The property at 311 Old Santa Fe Trail also has an interesting history. The motel was built in 1956. The construction of the motel, which stood out as a contemporary-style building at a time when preservationists and community boosters were promoting Spanish-Pueblo Revival and Territorial architectural styles, helped lead to adoption of city-enforced architectural standards in historic districts that have come to be known as Santa Fe Style.

Gene Garrett bought the business in 1973 with his first wife, Virginia. The business passed to his then-wife Deborah Garrett when he died in 2014.

But in early 2015, the hotel ran into financial trouble and defaulted on a loan. Creditors took over management and operated the hotel for its lender, RiverSource Life Insurance Co., which is trying to recoup $2.6 million in losses before the land lease expires next summer.

Santa Fe Bite owners John and Bonnie Eckre moved to the Garrett’s location in July 2013 after a dispute with a landlord forced them out of a longtime home on Old Las Vegas Highway near Bobcat Crossing Road.

Dunn said he has already arranged for a meeting Wednesday with the city, historic preservationists and business owners who have a stake in the property. He wants to put together a request for proposals that will incorporate what the city and neighbors want to see on the site.

He then plans to seek bids to develop the property. His office is open to many possibilities, including another hotel as well as a mix of residential or commercial uses. He doesn’t know what will happen to the existing motel, but many want to see the Santa Fe Bite remain, Dunn said.

Any project would not be managed by the state, but the office would ask for a fair-market lease — $250,000 to $300,000 a year plus a percentage of gross revenues — Dunn said.

George Chavez, a broker who worked with the Catron family, said there were other interested buyers, but nothing came of negotiations. The Desert Inn property has height and development restrictions under city land-use rules for the historic area.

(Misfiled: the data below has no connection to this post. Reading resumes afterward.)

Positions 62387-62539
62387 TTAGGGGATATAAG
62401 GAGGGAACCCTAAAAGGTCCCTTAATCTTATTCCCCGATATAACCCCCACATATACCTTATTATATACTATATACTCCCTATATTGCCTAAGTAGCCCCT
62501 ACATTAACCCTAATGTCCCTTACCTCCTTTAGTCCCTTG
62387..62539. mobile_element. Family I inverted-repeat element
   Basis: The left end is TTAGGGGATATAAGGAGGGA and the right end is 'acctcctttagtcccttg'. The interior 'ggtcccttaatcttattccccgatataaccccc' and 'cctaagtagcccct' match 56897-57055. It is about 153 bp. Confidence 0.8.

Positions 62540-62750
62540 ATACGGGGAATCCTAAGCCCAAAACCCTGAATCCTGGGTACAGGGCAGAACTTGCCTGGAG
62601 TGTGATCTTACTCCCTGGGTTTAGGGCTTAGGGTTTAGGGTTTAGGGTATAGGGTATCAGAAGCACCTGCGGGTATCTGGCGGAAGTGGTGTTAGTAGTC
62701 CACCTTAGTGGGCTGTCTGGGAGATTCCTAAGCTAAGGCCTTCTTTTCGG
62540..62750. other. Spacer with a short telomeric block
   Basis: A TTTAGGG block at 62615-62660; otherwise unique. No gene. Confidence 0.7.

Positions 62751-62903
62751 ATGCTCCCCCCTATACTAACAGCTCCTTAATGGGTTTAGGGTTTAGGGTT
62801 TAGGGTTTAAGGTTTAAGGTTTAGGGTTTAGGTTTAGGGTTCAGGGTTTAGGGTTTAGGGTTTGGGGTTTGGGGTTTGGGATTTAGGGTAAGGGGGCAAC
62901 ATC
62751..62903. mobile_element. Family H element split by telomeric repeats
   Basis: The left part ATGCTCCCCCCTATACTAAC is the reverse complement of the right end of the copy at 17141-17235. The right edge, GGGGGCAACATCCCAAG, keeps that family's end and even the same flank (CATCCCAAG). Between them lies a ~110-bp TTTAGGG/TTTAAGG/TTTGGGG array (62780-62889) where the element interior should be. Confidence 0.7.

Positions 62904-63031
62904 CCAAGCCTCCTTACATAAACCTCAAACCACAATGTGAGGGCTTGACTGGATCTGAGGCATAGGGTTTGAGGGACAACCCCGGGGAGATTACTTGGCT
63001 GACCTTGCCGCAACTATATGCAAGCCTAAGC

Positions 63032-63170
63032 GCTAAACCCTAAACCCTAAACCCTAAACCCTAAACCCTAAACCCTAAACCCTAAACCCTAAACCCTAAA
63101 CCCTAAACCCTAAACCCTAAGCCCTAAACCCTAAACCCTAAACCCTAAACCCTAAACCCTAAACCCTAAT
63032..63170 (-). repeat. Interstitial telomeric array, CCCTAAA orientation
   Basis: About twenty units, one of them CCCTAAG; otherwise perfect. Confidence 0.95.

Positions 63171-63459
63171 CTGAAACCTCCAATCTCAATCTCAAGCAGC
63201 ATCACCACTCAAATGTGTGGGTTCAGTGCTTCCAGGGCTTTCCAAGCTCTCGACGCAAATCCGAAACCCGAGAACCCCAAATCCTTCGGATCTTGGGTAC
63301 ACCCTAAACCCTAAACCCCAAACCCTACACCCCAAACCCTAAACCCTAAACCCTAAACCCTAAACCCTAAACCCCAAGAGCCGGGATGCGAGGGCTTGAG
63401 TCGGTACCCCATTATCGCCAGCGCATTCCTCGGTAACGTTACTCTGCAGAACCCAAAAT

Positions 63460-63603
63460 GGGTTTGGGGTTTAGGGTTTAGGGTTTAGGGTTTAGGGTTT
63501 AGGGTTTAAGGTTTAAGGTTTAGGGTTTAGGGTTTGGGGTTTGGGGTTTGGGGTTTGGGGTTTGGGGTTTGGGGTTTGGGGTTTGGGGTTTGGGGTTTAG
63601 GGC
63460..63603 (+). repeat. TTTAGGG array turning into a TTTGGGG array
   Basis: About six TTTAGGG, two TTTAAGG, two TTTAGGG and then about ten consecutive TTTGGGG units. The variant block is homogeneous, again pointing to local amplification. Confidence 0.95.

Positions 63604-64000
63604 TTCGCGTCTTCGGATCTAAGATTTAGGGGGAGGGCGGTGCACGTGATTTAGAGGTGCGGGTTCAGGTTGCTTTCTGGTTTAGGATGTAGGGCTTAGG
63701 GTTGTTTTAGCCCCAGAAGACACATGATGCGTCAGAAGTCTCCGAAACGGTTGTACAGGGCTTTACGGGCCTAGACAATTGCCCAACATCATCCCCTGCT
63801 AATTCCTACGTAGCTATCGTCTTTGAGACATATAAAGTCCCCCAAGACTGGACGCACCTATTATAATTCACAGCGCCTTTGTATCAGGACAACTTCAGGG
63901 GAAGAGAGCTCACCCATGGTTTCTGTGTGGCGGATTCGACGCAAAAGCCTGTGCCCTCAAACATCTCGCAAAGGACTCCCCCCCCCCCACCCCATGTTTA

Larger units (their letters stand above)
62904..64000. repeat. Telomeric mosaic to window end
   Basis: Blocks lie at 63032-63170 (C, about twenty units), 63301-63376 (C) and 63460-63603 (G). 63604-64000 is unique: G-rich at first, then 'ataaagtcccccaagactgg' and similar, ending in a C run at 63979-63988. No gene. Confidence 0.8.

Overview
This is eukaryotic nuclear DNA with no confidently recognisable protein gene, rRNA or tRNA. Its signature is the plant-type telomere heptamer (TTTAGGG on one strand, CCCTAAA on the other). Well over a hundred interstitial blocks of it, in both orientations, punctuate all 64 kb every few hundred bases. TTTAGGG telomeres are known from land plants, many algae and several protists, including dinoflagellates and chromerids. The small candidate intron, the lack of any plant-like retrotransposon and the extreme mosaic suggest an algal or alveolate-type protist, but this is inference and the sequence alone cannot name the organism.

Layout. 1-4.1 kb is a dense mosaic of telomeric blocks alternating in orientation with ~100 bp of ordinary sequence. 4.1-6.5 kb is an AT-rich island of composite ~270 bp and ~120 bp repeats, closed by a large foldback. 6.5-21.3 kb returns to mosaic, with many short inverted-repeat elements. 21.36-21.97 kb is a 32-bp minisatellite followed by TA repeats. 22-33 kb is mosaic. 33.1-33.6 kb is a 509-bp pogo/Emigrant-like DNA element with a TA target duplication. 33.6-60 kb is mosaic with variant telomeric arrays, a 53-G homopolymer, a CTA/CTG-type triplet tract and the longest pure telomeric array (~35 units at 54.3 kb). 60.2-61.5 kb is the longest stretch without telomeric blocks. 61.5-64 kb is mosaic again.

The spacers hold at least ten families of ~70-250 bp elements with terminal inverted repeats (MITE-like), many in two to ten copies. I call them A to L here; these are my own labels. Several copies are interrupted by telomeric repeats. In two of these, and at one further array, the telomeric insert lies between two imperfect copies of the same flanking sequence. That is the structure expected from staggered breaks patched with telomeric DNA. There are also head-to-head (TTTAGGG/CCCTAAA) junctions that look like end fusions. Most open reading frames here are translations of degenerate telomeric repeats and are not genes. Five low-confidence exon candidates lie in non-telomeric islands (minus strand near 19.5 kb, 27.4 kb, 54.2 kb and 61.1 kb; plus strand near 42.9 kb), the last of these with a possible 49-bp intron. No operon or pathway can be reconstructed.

“Sometimes fate plays a role,” Chavez said. “That’s why we’re here today.”

The State Land Office started to negotiate with Cochiti leaders to return the pueblo’s land before Dunn took office. But there wasn’t any property the pueblo owned that it could trade. When Dunn noticed the Garrett’s property was for sale, he told the tribe that might be a suitable swap. Dunn sees more long-term value for the state from a commercial parcel in downtown Santa Fe.

Additionally, the state could not buy the Garrett’s land and enter into a trade because the site had a higher appraised value than the orchard land and taxpayers would have lost money.

But for Cochiti, it isn’t about the money.

Cochiti does not operate a casino. It has limited revenue from a gasoline station/convenience store and recreational areas along Cochiti Lake.

The pueblo’s money for the purchase came from an easement agreement with Public Service Company of New Mexico for transmission lines on Cochiti land. PNM agreed to pay for that easement with a lump sum amount instead of payments over several years.

When that part of the deal stalled, Dunn said he made a call to the chief executive of the utility in July to expedite payment so the swap could proceed.

“So many things came together for this,” Dunn said. “The fires and floods were horrific, but if those hadn’t happened, this wouldn’t have happened.”

Contact Bruce Krasnow at